With the majority of Americans having received at least one dose of the COVID vaccine, people are feeling more free to interact closely…really closely! That means the pent-up need for physical connection is being satiated on many levels, from in-person gatherings to IRL sex. That’s all good, but it seems like some of us have forgotten that catching up for lost time with multiple partners can mean increased risk of sexually transmitted infections (STD’s). 

Why Are Sexually Transmitted Disease on the Rise?

The data have shown that STD rates were on the rise even before COVID. This is thought to be because of lack of access to health care services and increased use of PReP with concomitant reduced use of condoms. And gay men have higher rates of syphilis than men who don’t have sex with men – by about 15x

STD Prevention Methods

Here are a few prevention methods that you can use to keep safe:

  1. Use a condom or dental dam with new partners
  2. Clean sex toys before using them with a new partner
  3. Get tested! Many undiagnosed STD’s are out there, especially in men, so even if you don’t have symptoms, it’s prudent to get checked.

For those of you on PReP, remember it only minimizes the risk of HIV; it does nothing to prevent other STI’s like syphilis, gonorrhea, or chlamydia. Are condoms the only way to prevent STDs? No – but they do help, so reconsider using them with new partners.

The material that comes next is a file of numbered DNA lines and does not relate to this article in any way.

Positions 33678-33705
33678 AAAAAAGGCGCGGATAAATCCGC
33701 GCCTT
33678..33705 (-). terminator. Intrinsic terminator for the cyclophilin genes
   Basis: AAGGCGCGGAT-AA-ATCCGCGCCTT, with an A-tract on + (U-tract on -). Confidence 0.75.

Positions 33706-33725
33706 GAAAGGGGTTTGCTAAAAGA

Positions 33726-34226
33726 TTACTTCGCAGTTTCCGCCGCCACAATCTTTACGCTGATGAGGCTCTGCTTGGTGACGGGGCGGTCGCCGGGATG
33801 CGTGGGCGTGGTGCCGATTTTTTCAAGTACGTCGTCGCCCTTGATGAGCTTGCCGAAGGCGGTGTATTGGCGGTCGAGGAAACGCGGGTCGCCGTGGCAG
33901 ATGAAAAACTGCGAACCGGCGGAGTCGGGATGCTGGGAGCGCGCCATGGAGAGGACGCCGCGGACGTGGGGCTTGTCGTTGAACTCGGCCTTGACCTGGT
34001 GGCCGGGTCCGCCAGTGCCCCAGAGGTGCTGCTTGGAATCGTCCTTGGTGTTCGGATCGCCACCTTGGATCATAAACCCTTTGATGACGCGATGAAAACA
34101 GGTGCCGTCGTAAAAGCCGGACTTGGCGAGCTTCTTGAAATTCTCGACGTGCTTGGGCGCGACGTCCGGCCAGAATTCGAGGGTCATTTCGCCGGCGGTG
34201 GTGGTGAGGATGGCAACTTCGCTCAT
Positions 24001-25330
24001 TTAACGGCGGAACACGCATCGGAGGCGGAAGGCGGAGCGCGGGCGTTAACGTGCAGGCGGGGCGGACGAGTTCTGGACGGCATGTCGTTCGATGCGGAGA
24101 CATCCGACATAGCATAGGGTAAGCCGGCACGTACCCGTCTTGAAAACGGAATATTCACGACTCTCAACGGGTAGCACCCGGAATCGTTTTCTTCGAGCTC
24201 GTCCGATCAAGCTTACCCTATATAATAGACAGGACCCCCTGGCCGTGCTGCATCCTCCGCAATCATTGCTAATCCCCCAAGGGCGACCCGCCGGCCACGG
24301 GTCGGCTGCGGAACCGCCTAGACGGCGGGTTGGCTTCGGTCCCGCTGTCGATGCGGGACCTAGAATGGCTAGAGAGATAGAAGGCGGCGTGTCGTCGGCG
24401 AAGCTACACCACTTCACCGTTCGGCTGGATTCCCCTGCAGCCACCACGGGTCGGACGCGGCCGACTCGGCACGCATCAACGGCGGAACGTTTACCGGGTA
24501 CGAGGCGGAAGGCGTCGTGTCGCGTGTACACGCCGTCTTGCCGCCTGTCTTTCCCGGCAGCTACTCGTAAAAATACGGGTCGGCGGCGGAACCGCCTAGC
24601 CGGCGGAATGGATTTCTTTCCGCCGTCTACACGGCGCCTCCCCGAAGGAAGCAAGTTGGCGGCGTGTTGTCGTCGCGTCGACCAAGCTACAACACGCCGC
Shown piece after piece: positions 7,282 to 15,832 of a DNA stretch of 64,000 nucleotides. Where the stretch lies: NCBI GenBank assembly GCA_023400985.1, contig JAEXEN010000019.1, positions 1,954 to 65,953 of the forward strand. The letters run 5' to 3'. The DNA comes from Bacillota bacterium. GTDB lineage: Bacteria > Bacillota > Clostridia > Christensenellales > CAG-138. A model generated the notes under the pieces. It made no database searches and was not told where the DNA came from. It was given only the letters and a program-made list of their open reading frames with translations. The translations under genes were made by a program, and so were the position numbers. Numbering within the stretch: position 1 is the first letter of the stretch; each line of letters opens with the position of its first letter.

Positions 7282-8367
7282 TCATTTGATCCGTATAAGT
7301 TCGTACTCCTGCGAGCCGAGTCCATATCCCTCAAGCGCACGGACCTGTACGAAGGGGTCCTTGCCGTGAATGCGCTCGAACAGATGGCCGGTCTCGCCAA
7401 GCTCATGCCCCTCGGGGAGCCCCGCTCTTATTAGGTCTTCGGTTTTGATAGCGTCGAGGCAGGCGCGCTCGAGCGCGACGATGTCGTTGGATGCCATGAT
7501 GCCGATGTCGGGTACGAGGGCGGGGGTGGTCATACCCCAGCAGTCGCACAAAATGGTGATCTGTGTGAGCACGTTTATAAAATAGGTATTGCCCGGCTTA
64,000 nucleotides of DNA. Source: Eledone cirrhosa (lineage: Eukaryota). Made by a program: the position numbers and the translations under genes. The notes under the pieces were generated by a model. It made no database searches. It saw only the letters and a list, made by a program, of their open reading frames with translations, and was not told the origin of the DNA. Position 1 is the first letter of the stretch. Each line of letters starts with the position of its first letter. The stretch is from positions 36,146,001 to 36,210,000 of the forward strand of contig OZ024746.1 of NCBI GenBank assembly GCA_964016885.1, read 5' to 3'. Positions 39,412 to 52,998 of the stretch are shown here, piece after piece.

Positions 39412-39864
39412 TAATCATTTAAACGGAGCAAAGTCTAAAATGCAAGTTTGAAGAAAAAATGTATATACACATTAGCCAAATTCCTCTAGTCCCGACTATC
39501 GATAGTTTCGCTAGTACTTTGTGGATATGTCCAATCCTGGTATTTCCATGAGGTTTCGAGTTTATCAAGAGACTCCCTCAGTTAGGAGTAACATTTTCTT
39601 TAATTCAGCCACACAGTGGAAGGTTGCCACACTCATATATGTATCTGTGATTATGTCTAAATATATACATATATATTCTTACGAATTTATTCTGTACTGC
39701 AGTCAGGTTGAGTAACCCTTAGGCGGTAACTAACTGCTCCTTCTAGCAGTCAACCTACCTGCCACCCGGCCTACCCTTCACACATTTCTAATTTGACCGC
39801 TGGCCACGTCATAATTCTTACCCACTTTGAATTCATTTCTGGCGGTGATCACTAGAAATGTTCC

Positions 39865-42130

What Are Natural Ways to Prevent STDs?

One thing to consider is to minimize alcohol and drug use when you’re likely to hook up. These can affect your judgment, making you less likely to use a condom and may make you more likely to have sex with multiple partners.

If you have herpes, avoid skin-on-skin contact if you feel an outbreak coming on or have active lesions. If you get frequent outbreaks, see your doctor for a prescription of antivirals like Valtrex or Acyclovir to minimize their occurrence.

When I am asked, “How can men reduce the risk of getting a Sexually Transmitted Disease?” my number one recommendation is to ask your partner to get tested. Especially for MSM, since men, more than women, can have asymptomatic infections in the urethra, rectum, or throat. When you get tested for STDs, it should include a urine test, throat swab, rectal swab, and blood test (for syphilis, HIV, and potentially hepatitis B and C).

Sex is an important part of life and an expression of intimacy, connection, and fun. It doesn’t have to be scary and doesn’t have to cause disease. Getting tested, asking your partner to get tested while using protection can all help to minimize the risks. 

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Myles Spar, MD, MPH is board certified in Internal Medicine and in Integrative Medicine. As a clinician, teacher and researcher on faculty of two major medical centers, he has led the charge for a more proactive, holistic and personalized approach to care that focuses on cutting edge technology and preventative care. Dr. Spar has been a consultant with the NBA, presented a TEDx Talk, appeared on national television, and been featured in publications such as the Men’s Journal and the Los Angeles Times. He was most recently National Medical Director and Chief Medical Officer of a national medical practice, but is available to consult with individual patients interested in a personalized approach to optimal performance and health.